“There are many portions of the SW Corridor that do not directly border residential areas,” he said. “Having smaller, more dispersed parks also provides dog parks to more of the population in Jamaica Plain and Roxbury and makes for easier access.”

Tracy O’Brien, JP resident and dog owner, agrees that there should be several parks dispersed.

“I think it is important for the DCR to develop a strategic plan that identifies several sites for potential dog parks, and locate them in two or three locations along the corridor in Roxbury and Jamaica Plain,” O’Brien said. “This way, several different neighborhoods will be served by access to a dog park, and it will take the burden off of any one site, which probably will attract use from a wide geographic area, including across JP, Roslindale, Roxbury and Hyde Park. Additionally, this planning process should assess existing uses of sites being considered, to ensure that other park users, or important park design elements are not being supplanted.”

O’Brien, like other residents, is opposed to Site A. O’Brien, Michener, and Weezy Waldstein prepared a petition for DCR that was signed by over 50 residents who are concerned about existing uses of the park being displaced if Site A is fenced in for a dog park. The petition reads:

We the undersigned, oppose the DCR proposal to locate a dog park along the linear area that runs along Oakdale Street, referenced in the DCR proposal as “Site A.” Although many of us are dog owners, and support the creation of a dog park, we do not feel that Site A is the optimal choice for the following reasons:

  • The proposal effectively interrupts and blocks off a significant section of the linear park that is heavily traveled by pedestrians, joggers, and families with children.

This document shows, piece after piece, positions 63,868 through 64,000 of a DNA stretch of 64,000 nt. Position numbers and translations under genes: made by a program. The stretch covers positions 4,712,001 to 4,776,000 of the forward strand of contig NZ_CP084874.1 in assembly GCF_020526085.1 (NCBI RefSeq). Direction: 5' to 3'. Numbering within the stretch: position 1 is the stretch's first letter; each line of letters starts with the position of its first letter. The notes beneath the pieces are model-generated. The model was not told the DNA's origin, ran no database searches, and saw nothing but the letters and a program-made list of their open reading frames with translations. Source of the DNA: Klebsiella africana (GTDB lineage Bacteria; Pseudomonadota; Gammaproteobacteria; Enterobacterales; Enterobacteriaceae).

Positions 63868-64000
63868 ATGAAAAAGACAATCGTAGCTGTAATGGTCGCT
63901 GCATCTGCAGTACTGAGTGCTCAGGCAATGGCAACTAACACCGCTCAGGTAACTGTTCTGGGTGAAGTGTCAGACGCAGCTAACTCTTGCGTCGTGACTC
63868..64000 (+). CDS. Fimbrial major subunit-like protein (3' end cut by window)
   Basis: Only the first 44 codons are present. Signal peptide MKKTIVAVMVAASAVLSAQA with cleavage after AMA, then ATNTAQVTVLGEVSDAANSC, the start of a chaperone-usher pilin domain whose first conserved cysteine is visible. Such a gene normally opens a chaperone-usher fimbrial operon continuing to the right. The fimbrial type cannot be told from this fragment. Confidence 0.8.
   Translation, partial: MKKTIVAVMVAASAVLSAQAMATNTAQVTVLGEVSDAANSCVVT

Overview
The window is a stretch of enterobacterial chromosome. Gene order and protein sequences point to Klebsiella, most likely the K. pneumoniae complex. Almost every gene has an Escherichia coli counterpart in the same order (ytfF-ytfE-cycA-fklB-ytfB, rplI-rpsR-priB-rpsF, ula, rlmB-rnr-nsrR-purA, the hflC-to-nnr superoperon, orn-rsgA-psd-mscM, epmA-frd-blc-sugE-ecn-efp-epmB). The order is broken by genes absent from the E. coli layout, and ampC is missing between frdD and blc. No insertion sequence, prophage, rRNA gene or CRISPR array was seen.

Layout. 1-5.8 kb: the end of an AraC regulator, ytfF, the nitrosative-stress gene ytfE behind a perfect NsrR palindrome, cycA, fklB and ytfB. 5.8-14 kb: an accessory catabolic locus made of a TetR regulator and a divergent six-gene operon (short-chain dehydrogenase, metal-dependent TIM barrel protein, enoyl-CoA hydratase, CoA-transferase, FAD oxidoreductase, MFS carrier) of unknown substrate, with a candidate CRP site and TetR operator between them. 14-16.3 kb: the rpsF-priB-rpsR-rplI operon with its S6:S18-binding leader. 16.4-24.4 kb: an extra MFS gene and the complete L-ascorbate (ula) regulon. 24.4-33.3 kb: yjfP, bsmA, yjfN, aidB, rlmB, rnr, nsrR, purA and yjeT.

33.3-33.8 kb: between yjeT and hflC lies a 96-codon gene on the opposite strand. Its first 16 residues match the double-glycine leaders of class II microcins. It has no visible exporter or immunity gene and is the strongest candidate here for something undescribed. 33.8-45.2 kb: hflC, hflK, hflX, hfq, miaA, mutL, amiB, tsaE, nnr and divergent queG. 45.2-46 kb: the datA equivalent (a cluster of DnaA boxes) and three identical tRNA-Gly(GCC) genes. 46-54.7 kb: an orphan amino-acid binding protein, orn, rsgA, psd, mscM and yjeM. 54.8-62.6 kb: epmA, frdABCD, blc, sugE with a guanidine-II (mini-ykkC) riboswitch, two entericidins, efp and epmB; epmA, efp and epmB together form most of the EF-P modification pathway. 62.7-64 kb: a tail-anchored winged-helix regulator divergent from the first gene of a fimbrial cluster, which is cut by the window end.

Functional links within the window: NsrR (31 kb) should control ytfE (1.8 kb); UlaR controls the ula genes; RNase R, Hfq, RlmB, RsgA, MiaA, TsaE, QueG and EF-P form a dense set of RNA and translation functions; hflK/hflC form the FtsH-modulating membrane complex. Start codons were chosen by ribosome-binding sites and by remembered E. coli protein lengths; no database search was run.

• Site A is in direct proximity to the Johnson Playground, which includes several large recreational elements, including basketball courts, a tot lot, a spray pool and adjacent baseball field. At the other end of the proposed site is a heavily utilized skateboard park, as well as another tot lot, community garden and tennis courts. Fencing off this area disrupts the flow of people between these various recreational elements. Additionally, these uses already draw much foot and car traffic, as well as noise. A very large dog park does not mix well with the existing uses of the area.
  • Site A is directly adjacent to a residential neighborhood with a number of multifamily dwellings. It would have a significant impact on the quality of life for abutters, on issues such as noise, aesthetic appearance of fencing, use of the park for other activities, and traffic and parking.

“I very much understand and support the need for off-leash dog parks,” O’Brien said. “I simply feel that Site A is not suitable, as there is too much impact on existing uses of that stretch of parkland.”

Weezy Walstein, JP resident, dog owner, and third writer of the petition, supports having one or more dog parks, but does not think Site A is appropriate either because it has been proposed before and neighbors pointed out why it was not a good location each time.

O’Brien said that in previous years, 2010 and 2017, she and other neighbors discussed creating a dog park along the Oakdale site. O’Brien said that there was a community meeting to assess neighborhood support at that time, but there was a “resounding lack of support from the neighborhood,” and the proposal did not go forward to the design phase.

The public comment process for these dog park site proposals closed Aug. 23. O’Brien added that the comment period is “extremely short” and during a time when many families may be on vacation. For more information, visit bit.ly/2Kp1ajC.